City’s expensive security plan ignores real issues behind crime
For the most part, I try to avoid taking part in any criminal activity just like every other law-abiding, nose-to-the-grindstone, best-foot-forward Carnegie Mellon student. I also love Pittsburgh just like every Carnegie Mellon student, but I’m starting to have some serious problems with the way the city deals with its public safety issues.
Last week, Pittsburgh City Council took the first step in approving Mayor Luke Ravenstahl’s security plan. The plan would install a system of security cameras throughout the city in addition to enacting several other public safety initiatives. The proposal would initially place two cameras on each of the bridges straddling the Monongahela and Allegheny Rivers. City Council approved the use of $2.59 million in federal grants for the project.
To be honest, when I first read about Mayor Ravenstahl’s plan, the first thing that popped into my head wasn’t “Whoa, Pittsburgh’s gonna be a whole lot safer. Thanks, Mayor!” What did pop into my head was, “Whoa, this is going to do absolutely nothing. Thanks, Mayor.” It seemed to me like a misguided use of funds that will take away the privacy of Pittsburghers. In return we’ll receive... absolutely nothing.
Many cities have started to create surveillance systems to deal with crime. However, among all the studies that have been done, none show that that they resulted in a significant decrease in crime. One example is Tampa, Fla., which installed a facial recognition device in 2001 but removed it a few years later after it failed to lead to any arrests. No studies have shown that city-wide surveillance systems do anything to prevent crime.
Plus, criminals will find a way around the system. That’s why they’re criminals. Criminal activity will just move away from the line of sight of the cameras, or suspects will find ways to shield their faces. And if they’re not smart enough to do that, then they’ll probably be caught anyway, with or without cameras.
Still, after watching reports on KDKA, I was shocked to find many Pittsburghers see no problem with the city’s plan. These people may not be fully aware of the entire security plan that the city has in store for us. Placing cameras on bridges is only the first step in an extensive surveillance program.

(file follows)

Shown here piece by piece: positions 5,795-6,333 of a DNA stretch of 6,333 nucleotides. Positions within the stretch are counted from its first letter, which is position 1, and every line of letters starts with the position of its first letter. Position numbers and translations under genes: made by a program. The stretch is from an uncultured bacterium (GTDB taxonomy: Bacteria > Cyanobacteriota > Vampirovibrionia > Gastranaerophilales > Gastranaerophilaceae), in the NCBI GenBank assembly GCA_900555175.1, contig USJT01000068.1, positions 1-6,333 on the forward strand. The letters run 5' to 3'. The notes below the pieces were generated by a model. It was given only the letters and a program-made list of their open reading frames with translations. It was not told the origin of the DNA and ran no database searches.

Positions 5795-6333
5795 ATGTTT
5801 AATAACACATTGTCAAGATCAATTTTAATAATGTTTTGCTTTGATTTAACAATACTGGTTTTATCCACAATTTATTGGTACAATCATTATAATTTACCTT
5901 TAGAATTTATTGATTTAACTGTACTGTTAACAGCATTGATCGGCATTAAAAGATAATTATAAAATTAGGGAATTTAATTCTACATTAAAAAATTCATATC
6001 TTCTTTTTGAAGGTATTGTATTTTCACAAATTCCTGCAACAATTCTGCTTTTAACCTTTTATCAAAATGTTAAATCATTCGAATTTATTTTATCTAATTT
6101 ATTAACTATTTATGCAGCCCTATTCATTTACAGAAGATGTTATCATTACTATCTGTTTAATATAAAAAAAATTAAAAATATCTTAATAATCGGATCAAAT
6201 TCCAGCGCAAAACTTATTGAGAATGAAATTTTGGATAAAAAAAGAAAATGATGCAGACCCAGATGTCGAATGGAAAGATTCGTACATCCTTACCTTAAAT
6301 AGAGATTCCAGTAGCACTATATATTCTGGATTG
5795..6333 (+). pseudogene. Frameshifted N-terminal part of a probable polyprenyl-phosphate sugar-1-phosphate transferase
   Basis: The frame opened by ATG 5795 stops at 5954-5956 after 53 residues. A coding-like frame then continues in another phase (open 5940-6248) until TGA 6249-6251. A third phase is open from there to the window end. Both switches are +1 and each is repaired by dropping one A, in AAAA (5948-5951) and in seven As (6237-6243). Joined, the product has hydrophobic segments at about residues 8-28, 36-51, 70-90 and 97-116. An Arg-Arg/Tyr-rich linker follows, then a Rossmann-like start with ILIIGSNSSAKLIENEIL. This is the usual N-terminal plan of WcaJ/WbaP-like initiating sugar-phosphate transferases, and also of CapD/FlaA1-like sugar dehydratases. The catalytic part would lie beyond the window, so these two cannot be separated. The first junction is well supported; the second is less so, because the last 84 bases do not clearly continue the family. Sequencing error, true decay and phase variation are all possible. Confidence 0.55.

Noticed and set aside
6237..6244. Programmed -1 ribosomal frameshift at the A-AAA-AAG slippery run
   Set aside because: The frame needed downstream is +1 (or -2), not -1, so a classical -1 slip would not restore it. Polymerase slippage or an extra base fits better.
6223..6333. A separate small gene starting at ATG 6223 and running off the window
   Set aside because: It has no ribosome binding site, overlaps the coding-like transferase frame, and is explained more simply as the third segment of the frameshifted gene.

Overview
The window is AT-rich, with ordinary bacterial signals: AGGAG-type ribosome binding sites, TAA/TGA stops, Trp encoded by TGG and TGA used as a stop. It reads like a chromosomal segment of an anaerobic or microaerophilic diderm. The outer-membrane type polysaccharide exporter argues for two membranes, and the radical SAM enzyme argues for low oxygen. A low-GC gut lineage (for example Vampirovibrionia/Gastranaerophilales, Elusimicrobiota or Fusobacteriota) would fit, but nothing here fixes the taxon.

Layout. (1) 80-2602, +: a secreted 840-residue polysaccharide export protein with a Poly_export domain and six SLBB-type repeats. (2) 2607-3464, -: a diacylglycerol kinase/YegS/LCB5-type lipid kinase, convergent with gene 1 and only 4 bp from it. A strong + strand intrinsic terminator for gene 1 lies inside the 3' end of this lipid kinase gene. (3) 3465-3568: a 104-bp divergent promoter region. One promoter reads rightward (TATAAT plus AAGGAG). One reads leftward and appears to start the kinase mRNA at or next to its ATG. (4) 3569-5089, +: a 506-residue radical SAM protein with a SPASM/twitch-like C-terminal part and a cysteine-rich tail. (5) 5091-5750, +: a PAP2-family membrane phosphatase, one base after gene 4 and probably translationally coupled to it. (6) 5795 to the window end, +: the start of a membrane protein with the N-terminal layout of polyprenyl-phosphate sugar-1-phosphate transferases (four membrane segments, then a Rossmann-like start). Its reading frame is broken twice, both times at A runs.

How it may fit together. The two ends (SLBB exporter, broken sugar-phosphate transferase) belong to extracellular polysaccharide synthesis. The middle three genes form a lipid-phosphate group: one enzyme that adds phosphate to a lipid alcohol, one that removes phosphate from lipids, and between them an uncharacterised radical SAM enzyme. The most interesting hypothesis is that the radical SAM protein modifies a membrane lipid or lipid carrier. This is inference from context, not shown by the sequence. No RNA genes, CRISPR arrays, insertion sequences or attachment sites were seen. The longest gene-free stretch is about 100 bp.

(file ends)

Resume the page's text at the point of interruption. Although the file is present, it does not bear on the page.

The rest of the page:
When announced back in June, the initial plan called for a $3.4 million initiative to place security cameras Downtown and throughout the city, adding around 83 cameras to the approximately 150 already in place.
Additionally, the surveillance system would include license detection devices that can capture plate information and run it through a database. As much as I would love city officials to see my L8RH8R custom license plate, all this seems a little obtrusive.
While the existence of footage of me walking to campus or stuffing food in my face doesn’t necessarily concern me, I am worried about the effect that a city full of cameras will have on the psyche of those being filmed. Think of everything you’ve ever done outside of your own private home, all the establishments that you’ve ever entered. Would you like to have zero control over who views this footage? Would you enjoy the possibility of it emerging again sometime in the future? While it may not be criminal behavior, everyone does some things that they don’t want taken out of context and seen by everyone with access to these security cameras.
I’m fully aware that crime in the city is on the rise, and I appreciate that the city is taking steps to combat it. It just seems like filming the crimes that occur along with documenting the daily activities of law-abiding Pittsburghers is not a proactive way to decrease crime.
The city’s goal is to target crime directly by placing cameras in neighborhoods where crime statistics show a lot of criminal activity. The intended neighborhoods for this plan have not yet been identified, which says very little about the effectiveness of this plan and more about the possibility that poorer neighborhoods or areas with a high percentage of minorities may be unfairly monitored.
If police and the city already know where crime is happening, wouldn’t it be more practical and cost-effective to put more police there instead of installing $3 million worth of surveillance cameras? Perhaps instead police could work to find the deep-seated reason behind the crime — or create programs that would not only work toward crime reduction, but overall community development.
I don’t know the way to prevent crime. Officials in urban areas have been trying to figure that out for a long time. However, installing cameras won’t suddenly make criminals have an epiphany and completely turn their lives around. There are more complex reasons that city officials will have to work with before crime can be reduced. The process may not be as easy as slapping a camera on the side of a building, but it definitely makes a lot more sense.